He also told security authorities on Saturday to end a week-long protest outside the presidential office by supporters of his narrowly defeated opponent. 

"It has been a week, isn't that enough?" Chen told his first news conference since his re-election last Saturday. "I have demanded relevant agencies to restore social order before next week. This has to be cleared up, we can't tolerate this any more."

He ordered the protesters to disperse by Monday.

"If I am unable to handle those crowds in front of the office, then I will not be qualified as a national leader," he said. "I'm still the president.

"Our tolerance is limited. Our tolerance must not be taken for granted," he told reporters at the presidential office.

Narrow win

Chen won last Saturday's direct presidential election, only the island's third, by 30,000 votes out of more than 13 million cast and by the narrowest margin in a Taiwan presidential.

Thousands continue to protest in
front of the presidential office

But Nationalist party leader Lien Chan and his running mate have raised doubts about the shooting in which Chen was lightly wounded in the abdomen by an unidentified sniper on the eve of last Saturday's election and have called for an independent investigation.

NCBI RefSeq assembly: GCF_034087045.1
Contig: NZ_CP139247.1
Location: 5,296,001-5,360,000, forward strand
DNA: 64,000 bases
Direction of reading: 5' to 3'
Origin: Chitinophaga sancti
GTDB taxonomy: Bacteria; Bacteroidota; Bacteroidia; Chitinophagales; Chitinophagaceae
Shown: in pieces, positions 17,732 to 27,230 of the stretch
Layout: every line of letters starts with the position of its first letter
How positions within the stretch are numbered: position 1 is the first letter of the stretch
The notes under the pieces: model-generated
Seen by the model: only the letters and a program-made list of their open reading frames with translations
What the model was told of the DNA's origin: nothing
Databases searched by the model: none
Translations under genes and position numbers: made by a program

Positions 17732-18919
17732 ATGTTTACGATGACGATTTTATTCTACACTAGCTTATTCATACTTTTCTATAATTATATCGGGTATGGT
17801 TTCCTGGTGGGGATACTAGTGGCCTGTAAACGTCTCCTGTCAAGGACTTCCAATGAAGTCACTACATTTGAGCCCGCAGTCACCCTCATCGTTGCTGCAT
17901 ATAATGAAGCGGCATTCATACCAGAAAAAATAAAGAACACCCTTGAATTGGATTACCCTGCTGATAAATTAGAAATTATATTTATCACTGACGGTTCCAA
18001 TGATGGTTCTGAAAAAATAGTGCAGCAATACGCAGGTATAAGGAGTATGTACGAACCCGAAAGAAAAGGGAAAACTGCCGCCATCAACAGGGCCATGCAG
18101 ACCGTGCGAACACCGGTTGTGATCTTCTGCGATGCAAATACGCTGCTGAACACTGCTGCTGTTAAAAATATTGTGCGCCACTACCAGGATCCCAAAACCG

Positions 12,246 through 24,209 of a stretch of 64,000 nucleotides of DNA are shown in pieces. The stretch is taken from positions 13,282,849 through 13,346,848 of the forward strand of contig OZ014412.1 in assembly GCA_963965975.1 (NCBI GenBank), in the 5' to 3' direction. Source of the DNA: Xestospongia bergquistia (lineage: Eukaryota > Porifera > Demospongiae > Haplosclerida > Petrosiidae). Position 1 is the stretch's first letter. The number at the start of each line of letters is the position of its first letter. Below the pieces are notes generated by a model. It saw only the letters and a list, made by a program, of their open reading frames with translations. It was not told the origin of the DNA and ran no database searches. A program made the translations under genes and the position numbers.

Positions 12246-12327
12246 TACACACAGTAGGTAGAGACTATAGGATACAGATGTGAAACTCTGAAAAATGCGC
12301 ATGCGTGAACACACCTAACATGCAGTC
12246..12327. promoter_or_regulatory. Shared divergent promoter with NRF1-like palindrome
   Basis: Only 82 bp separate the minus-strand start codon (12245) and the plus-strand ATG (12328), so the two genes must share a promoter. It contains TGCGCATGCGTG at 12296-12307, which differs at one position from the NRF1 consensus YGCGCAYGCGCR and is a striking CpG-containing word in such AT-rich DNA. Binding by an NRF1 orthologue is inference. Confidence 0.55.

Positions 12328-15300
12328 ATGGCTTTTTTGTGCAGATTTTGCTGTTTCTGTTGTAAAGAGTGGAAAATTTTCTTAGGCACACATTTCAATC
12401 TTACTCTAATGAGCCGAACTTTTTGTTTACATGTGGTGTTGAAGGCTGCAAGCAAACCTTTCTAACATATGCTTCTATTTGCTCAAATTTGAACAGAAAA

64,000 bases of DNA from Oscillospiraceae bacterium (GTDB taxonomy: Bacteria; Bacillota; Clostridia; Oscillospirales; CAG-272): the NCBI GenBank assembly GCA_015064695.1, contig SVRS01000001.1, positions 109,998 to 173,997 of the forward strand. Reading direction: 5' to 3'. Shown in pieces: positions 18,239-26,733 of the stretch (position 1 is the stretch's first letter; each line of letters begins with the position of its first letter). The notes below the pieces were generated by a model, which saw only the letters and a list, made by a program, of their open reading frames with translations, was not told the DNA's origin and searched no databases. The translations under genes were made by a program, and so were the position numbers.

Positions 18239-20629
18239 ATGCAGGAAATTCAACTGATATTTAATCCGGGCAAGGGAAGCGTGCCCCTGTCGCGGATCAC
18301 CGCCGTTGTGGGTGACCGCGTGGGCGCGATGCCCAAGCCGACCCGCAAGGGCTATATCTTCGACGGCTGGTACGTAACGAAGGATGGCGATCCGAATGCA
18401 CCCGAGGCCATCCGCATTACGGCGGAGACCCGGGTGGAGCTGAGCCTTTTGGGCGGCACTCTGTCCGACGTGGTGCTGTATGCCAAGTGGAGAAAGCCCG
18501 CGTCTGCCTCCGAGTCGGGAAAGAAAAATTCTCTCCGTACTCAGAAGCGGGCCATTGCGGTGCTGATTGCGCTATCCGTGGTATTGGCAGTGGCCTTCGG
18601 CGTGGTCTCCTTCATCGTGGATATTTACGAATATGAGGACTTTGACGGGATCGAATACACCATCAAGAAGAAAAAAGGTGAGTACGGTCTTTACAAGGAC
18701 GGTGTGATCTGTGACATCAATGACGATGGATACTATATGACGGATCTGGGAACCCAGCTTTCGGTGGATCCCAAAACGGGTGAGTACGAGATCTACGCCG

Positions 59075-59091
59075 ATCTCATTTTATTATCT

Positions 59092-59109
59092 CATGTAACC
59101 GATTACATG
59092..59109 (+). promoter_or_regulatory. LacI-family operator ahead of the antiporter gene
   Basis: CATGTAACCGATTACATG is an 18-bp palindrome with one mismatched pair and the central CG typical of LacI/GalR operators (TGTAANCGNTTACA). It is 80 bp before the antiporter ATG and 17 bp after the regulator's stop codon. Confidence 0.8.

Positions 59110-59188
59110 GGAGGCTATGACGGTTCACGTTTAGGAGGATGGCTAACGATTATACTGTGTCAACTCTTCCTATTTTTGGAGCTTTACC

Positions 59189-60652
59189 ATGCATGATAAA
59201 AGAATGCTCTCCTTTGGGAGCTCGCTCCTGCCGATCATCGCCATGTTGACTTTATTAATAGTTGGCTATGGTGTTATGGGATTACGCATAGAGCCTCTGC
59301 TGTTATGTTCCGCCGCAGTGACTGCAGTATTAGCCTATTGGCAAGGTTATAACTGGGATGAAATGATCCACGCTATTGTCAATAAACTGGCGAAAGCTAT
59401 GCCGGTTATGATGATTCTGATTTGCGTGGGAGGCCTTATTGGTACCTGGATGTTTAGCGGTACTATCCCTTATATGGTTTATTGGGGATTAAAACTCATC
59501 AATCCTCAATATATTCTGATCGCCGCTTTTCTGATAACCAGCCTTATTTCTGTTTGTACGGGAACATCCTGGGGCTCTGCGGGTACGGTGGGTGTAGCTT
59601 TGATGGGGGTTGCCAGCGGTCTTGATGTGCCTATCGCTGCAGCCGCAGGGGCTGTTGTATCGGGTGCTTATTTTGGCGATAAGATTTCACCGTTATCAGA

"If they can create the same kind of wound, A-Bian will immediately resign from the presidency, I will not be sworn in on 20 May and if they want a new election they can have a new election," Chen told his first news conference since he won last Saturday's presidential election by just 30,000 votes out of more than 13 million cast.

"If you can't do it or you are afraid of doing it, then shut up," he told them.

Earlier in the day, defeated Nationalist party leader Lien Chan led half a million supporters outside Chen's office in Taiwan's biggest ever political protest to dispute the narrow election result and to demand a recount.